Over 30,000 coal workers have gone on strike after NUM and coal companies could not reach agreement over wage increases. NUM is reportedly demanding R1 000 for the lowest category and a 14% increase for artisans, miners and officials. Companies have increased their offer from an 8% increase to 8.5%. Inflation is around 4.6%.
Wescoal mainly uses contract workers, and issued a sens announcement on 16 July that it reached agreement with NUMSA, with a 7% increase for the operating year, excluding performance bonuses. Wescoal has also introduced medical benefits for all employees and a transport allowance.
Wescoal is therefore not affected by the current strike, unless its workers are intimidated by other striking workers. In fact, we believe the strike could even favour Wescoal, with Eskom more likely to now enter into and conclude supply contracts with unaffected producers such as Wescoal.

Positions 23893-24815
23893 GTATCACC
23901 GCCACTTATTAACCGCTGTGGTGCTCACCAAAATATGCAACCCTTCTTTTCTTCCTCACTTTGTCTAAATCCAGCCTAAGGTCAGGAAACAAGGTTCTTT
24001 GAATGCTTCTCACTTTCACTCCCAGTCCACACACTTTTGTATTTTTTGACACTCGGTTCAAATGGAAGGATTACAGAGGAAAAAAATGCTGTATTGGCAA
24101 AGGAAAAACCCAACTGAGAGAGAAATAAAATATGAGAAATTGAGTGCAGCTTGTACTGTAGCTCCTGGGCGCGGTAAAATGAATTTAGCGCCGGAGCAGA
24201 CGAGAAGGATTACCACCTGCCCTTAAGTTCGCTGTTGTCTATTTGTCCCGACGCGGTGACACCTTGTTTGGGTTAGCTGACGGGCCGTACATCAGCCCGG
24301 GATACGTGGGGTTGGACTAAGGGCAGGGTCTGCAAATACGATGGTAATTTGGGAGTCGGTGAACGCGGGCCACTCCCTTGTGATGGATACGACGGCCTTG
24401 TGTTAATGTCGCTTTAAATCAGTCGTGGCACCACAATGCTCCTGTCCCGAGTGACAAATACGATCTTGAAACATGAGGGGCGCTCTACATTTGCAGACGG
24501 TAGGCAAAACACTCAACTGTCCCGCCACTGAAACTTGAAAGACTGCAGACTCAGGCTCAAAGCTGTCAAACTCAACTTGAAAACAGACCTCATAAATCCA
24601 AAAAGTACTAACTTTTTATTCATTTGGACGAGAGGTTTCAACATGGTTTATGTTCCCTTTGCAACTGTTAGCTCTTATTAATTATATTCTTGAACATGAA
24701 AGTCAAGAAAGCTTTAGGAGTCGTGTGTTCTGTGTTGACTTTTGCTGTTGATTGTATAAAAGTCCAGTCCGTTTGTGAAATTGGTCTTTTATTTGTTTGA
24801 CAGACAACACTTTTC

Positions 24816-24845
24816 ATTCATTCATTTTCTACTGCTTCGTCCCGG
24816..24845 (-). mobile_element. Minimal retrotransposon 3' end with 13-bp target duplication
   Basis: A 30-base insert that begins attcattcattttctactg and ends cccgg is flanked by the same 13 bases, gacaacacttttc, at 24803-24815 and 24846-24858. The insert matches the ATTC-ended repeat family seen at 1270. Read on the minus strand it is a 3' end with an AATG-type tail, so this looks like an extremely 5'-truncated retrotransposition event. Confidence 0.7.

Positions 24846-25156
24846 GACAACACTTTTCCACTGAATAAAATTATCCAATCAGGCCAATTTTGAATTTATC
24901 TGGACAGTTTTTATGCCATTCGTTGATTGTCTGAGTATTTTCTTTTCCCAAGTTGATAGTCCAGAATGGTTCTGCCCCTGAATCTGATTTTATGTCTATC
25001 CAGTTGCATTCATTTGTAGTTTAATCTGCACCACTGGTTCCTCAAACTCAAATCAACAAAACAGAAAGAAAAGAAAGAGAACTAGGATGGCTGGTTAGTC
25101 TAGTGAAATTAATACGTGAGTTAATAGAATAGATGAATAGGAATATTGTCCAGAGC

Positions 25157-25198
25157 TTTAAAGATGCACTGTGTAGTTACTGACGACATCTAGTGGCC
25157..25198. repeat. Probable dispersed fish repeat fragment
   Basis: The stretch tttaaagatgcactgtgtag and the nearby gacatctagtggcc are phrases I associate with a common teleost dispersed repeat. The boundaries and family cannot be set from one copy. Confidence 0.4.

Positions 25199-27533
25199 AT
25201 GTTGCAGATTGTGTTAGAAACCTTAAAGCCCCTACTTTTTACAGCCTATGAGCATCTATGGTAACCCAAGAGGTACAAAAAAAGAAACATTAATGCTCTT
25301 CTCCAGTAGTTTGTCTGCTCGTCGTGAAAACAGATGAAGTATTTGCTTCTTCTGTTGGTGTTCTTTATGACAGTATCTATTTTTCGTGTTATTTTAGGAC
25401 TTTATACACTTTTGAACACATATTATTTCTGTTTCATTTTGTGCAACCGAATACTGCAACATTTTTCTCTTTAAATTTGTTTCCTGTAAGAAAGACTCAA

Eskom typically holds 35-40 days’ worth of coal inventory and confirmed in the media today that it has about 4 weeks’ worth of stock. However, we are now heading into the rainy season, which typically sees a dip in inventories and production rates. There is also a drop in coal burning efficiencies at Eskom if the coal gets too wet.
Exxaro indicated that its affected operations are Matla (10.4Mta), Arnot (1.4Mta) and the North Block Complex near Belfast (3.3Mta). Therefore around 39% (15Mta) of Exxaro’s coal production is affected by the strike. Exxaro did indicate at its recent results presentation that the company built up some inventory ahead of the wage negotiations. The company declined to say how much exactly, but we estimate it to be a few weeks’ worth, but probably not as much as a full month.
Wescoal remains our top pick in the coal sector and we believe that it could be headed for one of its best years yet, provided that its workers don’t get dragged into the coal striking malaise.